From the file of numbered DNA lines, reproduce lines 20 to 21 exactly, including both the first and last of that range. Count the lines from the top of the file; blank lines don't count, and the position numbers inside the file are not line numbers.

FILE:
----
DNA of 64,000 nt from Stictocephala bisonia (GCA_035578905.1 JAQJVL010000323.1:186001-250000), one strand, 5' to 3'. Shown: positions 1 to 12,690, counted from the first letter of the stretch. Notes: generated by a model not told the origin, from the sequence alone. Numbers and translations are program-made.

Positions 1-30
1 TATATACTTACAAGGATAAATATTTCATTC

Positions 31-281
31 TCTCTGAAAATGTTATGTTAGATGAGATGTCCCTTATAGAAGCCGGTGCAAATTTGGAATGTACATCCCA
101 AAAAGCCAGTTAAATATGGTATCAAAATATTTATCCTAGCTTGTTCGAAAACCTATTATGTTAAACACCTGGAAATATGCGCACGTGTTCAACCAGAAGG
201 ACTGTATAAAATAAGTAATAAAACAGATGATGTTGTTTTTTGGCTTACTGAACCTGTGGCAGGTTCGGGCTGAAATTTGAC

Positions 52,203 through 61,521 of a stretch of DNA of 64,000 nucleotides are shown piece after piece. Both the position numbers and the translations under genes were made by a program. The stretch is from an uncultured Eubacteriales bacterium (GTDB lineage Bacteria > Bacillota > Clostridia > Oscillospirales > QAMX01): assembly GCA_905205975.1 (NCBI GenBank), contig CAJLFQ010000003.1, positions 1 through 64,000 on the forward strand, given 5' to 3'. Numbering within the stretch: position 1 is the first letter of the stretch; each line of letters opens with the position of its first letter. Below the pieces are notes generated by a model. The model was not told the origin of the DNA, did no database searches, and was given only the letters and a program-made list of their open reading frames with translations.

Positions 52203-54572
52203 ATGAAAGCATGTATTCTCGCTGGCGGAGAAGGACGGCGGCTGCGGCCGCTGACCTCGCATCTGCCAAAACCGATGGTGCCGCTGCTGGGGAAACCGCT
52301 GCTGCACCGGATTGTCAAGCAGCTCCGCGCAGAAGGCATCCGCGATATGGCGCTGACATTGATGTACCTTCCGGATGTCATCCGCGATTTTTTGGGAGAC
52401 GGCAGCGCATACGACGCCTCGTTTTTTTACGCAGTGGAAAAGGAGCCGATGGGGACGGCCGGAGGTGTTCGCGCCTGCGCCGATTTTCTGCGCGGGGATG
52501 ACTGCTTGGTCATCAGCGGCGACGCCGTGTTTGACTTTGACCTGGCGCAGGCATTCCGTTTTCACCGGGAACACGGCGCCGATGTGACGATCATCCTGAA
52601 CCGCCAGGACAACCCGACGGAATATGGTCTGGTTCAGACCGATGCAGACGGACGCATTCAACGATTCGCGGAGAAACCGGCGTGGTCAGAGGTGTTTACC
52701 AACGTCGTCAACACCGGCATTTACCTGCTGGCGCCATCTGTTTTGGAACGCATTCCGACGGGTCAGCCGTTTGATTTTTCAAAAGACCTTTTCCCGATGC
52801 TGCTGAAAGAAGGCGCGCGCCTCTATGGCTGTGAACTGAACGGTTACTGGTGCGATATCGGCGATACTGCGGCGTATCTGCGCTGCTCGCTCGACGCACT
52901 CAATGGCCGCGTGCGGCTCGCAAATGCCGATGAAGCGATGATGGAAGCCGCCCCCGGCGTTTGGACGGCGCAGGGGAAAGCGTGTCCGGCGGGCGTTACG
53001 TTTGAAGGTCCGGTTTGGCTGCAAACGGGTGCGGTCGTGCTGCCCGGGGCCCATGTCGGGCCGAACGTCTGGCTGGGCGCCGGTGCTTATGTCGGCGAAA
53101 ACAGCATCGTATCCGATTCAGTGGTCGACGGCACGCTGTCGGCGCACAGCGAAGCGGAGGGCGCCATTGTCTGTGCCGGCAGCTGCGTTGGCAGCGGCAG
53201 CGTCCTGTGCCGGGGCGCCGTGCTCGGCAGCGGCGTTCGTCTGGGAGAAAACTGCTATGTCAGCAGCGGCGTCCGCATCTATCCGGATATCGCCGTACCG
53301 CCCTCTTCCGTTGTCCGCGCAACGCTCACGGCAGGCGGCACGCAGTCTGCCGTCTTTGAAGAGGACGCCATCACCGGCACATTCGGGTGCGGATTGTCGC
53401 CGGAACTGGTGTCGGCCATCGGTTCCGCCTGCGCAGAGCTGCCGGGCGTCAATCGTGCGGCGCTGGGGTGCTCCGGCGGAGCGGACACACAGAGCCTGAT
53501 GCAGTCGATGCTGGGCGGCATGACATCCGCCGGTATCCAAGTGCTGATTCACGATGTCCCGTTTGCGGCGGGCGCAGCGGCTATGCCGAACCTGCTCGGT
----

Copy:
53201 CGTCCTGTGCCGGGGCGCCGTGCTCGGCAGCGGCGTTCGTCTGGGAGAAAACTGCTATGTCAGCAGCGGCGTCCGCATCTATCCGGATATCGCCGTACCG
53301 CCCTCTTCCGTTGTCCGCGCAACGCTCACGGCAGGCGGCACGCAGTCTGCCGTCTTTGAAGAGGACGCCATCACCGGCACATTCGGGTGCGGATTGTCGC